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Do Ho Suh Installations Damaged In After-House Event In Australia

Two fabric installations by Do Hu Soh were accidentally damaged at an after-hours party at MCA Australia.

On view as part of a survey dedicated to Suh, his first in the Southern Hemisphere, the two works—Hub, 260-10 Sungbook-dong, Sungbook-ku, Seoul, Korea (2016) and Hub-2, Breakfast Corner, 260-7, Sungbook-Dong, Sungboo-Ku, Seoul, Korea (2018)—depict full-scale re-creations of entries to different homes in which he has resided around the world. The exhibition, which was part of the museum’s Sydney International Art Series, closed yesterday.

Reports suggested that the works were damaged during an event sponsored by Bloomberg, one of the MCA’s corporate partners. The guest reportedly knocked into the work, bringing down two of the doors in the intricately constructed installation.

Museum of Contemporary Art, Australia said in a statement: “A visitor to the Do Ho Suh exhibition at the Museum of Contemporary Art Australia accidentally stumbled which impacted an installation on display. Museum protocol was followed, and no one was hurt. The work was assessed by a conservator before the gallery space reopened to the public. The care of artworks is of the utmost importance to MCA Australia. Accidents do happen in museums and galleries, which is why all institutions have clear procedures for these situations.”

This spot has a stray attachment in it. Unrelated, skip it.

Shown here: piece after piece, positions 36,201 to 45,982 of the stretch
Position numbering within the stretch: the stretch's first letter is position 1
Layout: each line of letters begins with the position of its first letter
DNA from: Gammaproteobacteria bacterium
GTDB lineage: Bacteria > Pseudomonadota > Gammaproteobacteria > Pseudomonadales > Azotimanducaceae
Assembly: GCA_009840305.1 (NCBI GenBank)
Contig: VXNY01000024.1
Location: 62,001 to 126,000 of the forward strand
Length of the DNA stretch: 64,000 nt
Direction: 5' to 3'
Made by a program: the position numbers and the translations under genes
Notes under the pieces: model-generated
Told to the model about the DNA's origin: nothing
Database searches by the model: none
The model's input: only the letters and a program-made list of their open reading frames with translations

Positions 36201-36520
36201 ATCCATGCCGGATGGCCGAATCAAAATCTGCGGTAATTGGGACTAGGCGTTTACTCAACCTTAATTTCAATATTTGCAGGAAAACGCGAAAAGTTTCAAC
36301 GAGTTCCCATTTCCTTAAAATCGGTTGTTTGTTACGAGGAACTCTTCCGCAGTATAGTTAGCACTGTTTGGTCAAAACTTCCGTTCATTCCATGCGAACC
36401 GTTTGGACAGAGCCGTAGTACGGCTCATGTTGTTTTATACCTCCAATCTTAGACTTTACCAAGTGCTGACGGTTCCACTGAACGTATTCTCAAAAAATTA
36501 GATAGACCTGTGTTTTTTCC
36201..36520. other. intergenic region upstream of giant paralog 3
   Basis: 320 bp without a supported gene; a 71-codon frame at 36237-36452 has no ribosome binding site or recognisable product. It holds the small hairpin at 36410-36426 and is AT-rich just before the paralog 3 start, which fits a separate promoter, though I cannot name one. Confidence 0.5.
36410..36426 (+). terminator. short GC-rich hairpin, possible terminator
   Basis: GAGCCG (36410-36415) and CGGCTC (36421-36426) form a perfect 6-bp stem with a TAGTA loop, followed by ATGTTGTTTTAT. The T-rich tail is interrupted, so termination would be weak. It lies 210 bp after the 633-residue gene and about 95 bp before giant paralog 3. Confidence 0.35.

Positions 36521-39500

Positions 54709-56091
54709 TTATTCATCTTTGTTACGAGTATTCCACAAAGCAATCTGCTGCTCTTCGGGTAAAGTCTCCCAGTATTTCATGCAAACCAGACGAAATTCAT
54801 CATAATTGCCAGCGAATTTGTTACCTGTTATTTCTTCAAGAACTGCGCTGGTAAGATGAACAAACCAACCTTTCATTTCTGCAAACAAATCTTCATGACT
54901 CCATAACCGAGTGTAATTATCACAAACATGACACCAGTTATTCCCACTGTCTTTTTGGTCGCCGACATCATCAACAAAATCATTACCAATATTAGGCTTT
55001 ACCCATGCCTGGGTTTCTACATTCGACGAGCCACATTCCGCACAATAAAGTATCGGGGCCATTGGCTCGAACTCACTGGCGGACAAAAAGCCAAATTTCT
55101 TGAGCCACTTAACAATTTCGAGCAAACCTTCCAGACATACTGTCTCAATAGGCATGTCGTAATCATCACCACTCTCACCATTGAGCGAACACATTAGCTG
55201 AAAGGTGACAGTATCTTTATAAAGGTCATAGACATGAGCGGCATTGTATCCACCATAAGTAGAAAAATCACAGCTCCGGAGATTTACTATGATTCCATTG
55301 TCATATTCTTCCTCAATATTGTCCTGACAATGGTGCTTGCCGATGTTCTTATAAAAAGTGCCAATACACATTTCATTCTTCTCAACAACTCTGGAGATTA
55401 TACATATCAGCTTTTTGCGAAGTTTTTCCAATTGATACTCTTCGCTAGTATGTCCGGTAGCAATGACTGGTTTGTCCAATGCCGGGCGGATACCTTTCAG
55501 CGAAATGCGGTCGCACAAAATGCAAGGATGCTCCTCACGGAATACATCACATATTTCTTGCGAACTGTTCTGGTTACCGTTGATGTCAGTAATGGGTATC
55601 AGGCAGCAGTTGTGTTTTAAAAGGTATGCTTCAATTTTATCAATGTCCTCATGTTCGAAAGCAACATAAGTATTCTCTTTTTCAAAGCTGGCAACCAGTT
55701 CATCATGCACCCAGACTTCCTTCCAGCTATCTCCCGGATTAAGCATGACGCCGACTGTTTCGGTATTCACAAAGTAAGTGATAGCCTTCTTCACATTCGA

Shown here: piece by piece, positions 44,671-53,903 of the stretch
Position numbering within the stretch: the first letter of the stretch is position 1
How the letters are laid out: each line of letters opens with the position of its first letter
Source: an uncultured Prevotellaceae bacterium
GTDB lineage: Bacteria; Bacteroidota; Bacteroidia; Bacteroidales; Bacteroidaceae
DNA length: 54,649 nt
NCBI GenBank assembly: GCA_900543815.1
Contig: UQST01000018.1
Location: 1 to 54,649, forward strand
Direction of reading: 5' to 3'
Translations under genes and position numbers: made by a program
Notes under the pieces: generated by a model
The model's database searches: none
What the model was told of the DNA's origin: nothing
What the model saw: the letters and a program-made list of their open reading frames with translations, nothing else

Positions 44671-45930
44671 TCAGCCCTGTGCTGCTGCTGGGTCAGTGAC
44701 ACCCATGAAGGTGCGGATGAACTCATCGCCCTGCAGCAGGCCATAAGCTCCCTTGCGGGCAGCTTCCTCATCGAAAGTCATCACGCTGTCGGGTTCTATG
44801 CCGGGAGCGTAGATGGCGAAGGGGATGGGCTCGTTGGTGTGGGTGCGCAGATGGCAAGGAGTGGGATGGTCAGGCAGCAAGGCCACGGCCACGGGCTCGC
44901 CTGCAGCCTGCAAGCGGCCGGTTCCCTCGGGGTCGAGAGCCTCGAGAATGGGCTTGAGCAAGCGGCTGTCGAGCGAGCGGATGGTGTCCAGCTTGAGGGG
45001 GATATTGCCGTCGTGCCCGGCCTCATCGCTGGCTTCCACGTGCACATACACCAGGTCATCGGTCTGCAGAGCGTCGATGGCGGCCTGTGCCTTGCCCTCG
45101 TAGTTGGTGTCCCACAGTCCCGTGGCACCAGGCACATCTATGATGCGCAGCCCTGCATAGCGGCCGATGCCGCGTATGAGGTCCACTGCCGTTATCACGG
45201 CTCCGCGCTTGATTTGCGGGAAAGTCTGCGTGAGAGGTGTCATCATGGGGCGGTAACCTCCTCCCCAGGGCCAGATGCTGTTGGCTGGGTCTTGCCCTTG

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Installations getting damaged, either intentionally or accidentally, is not a new phenomenon. Just recently, a Jeff Koons sculpture of the ‘balloon dog’ was accidentally shattered by a visitor. On the other hand, a visitor intentionally shattered two statues, over 2000 years old, in the Vatican last October after he was denied an audience with the Pope. In recent years, attempts to take selfies have emerged as a major cause of damaging artworks. For example, in June 2022 a visitor ripped a 1933 painting while trying to take a picture with it. A sculpture in Italy was damaged in 2020 in a similar selfie incident.